For a long time, descriptions of Russian politics have lacked an actor that is unignorable in many other societies: the people – that is, citizens or civil society. This absence is justified. Though political participation rose sharply in the late 1980s (and was a crucial factor in the Soviet Union’s collapse) it plunged drastically after the bloody clashes of the 1993 constitutional crisis and has never recovered.
Russian politics has been driven by groups of elites – on the right and left, cynical and idealistic, pro- and anti-Western, but elite par excellence. The only role the masses played (though admittedly of paramount importance) was as the source of legitimacy.
This legitimizing role, however, is a passive one that does not call for any independent participation in shaping the political agenda. The only exception to this state of affairs came with a wave of protests at the end of 2011 and beginning of 2012. They seemed accidental and were purely based in Moscow. The authorities swiftly and efficiently brought the protests to an end.
Now, it seems this passivity can no longer be taken for granted. Some events currently taking place might seem minor, but could foreshadow a turning point – much like the first changes brought about by the perestroika were only duly appreciated in hindsight.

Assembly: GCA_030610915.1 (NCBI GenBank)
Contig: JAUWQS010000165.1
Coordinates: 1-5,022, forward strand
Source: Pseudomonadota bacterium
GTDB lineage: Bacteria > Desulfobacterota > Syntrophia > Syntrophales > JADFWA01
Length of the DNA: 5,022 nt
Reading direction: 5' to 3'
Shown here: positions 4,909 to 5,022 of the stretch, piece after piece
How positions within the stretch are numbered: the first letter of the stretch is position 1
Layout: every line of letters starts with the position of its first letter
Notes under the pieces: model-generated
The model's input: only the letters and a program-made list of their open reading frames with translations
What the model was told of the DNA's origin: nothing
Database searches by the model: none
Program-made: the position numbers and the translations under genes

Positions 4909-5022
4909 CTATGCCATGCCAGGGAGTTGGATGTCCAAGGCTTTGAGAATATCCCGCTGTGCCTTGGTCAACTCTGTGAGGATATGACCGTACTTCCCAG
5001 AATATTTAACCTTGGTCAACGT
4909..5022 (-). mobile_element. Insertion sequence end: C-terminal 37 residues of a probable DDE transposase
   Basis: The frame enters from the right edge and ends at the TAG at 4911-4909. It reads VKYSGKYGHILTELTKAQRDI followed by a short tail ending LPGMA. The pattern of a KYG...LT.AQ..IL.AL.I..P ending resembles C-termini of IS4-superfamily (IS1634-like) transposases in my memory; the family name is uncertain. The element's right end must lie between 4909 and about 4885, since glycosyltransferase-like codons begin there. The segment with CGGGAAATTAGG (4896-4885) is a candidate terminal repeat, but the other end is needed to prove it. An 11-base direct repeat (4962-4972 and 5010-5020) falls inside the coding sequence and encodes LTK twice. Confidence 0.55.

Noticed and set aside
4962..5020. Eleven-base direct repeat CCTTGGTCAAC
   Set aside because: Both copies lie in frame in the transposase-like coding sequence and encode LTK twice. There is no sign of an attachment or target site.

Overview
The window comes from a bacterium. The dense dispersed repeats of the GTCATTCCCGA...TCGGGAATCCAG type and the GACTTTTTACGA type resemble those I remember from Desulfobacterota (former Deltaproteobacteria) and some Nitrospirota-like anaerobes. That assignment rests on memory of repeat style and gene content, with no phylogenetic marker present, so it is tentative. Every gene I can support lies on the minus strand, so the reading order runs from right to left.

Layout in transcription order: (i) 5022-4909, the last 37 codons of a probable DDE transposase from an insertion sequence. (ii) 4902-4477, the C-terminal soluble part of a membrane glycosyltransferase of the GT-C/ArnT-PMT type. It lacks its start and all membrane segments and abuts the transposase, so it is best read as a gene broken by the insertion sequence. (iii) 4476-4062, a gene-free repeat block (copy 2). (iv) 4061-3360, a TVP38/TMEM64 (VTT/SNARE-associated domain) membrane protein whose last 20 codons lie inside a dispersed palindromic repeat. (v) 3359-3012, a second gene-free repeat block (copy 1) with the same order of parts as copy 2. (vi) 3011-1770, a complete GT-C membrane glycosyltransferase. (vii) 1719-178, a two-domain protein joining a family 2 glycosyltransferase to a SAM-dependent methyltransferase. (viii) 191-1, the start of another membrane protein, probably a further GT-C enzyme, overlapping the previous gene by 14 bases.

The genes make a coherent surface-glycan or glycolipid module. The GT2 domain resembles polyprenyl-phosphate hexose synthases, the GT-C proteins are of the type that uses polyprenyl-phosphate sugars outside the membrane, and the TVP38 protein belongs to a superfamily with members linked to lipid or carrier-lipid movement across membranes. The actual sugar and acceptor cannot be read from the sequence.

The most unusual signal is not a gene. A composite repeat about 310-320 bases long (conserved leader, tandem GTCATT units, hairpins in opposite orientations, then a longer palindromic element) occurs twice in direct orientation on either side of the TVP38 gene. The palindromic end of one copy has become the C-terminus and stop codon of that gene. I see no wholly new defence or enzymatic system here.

On September 8, Moscow held elections for the city’s Duma, or parliament. This entity is entirely subservient to the city and federal administrations. It has no serious authority, nor any notable political role. Early in the summer, the political machine controlled by the mayor’s office was prepared to hold the elections as usual. Approved candidates had been nominated in all districts; the rules for gathering signatures were so strict that it seemed no unvetted opposition mouse could have possibly squeezed through those barricades. Public interest in the election was low.
Soon, however, it turned out that the new rules made it impossible for even the approved candidates to collect enough signatures. The mayor’s office was forced to blatantly falsify the signature rolls. No one was fooled in the slightest.
At the same time, opposition candidates, who, unlike the loyalists, had launched a large-scale campaign in the courtyards, on the streets and on social media, were dangerously close to passing the threshold for registration. There was some doctoring on that side as well, though it was far less extensive. The opposition managed to establish a firm presumption of innocence in the public’s view, while the mayor’s office and its candidates were seen as untrustworthy.
The mayor’s office panicked and shot itself in the foot, deciding to remove all opposition figures from the ballot, using every trick in the book. Many were denied registration, while loyal candidates were put on the ballot. Weekly protests followed and quickly gathered force, rising from hundreds of participants to tens of thousands. These were accompanied by numerous arrests, both of unregistered opposition candidates and everyday citizens. At a protest on July 27, a record 1,373 people were detained.